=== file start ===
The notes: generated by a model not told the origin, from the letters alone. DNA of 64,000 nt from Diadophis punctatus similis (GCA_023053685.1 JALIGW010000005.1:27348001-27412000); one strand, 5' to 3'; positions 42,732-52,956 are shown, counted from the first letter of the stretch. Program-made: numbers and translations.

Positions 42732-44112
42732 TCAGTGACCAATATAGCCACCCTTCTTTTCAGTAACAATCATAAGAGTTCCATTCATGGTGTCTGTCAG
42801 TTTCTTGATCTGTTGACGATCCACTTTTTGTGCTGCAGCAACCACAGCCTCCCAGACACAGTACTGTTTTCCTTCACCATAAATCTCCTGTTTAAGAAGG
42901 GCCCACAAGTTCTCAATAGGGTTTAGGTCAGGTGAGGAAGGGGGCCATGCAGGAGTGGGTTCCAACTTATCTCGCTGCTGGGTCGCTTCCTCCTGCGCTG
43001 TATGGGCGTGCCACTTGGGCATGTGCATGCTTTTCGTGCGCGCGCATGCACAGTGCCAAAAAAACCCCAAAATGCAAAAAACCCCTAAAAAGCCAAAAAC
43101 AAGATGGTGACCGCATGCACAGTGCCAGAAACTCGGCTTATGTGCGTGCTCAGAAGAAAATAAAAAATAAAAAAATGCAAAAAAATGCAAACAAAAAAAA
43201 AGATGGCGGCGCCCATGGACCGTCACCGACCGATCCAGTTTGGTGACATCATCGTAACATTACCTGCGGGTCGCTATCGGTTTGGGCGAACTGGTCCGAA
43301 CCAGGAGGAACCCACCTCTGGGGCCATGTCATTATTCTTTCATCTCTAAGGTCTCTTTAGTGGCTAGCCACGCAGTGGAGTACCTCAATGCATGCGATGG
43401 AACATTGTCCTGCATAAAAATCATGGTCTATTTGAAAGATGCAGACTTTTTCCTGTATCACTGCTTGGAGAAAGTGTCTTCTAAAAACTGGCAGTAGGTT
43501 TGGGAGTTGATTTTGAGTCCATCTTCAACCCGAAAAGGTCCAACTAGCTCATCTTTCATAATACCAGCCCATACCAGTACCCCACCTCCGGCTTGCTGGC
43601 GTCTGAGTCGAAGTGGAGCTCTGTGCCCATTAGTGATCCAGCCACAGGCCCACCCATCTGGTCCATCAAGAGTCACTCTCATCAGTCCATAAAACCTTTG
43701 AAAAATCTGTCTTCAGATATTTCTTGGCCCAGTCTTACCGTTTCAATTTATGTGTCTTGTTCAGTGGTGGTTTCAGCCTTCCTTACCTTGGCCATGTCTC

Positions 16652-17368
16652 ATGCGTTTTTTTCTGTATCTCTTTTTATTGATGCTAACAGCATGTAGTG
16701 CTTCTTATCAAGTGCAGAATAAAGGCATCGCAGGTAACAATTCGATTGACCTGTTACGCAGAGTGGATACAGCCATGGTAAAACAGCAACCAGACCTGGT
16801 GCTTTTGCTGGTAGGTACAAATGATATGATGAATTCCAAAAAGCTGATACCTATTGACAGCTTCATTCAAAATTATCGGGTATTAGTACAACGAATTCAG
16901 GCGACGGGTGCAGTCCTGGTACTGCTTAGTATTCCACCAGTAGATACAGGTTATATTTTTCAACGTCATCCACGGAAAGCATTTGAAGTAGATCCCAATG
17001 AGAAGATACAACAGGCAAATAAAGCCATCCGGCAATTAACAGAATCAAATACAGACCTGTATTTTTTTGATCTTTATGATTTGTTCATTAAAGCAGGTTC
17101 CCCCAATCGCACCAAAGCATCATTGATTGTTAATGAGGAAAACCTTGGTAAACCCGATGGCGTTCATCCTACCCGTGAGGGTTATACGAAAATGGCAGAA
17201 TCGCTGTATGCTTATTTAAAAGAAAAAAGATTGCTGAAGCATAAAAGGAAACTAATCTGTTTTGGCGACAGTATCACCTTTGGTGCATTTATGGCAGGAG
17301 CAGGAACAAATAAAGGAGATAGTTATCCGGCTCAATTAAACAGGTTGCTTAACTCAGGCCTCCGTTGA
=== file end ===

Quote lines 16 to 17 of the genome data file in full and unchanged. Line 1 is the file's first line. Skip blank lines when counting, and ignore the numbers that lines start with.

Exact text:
16701 CTTCTTATCAAGTGCAGAATAAAGGCATCGCAGGTAACAATTCGATTGACCTGTTACGCAGAGTGGATACAGCCATGGTAAAACAGCAACCAGACCTGGT
16801 GCTTTTGCTGGTAGGTACAAATGATATGATGAATTCCAAAAAGCTGATACCTATTGACAGCTTCATTCAAAATTATCGGGTATTAGTACAACGAATTCAG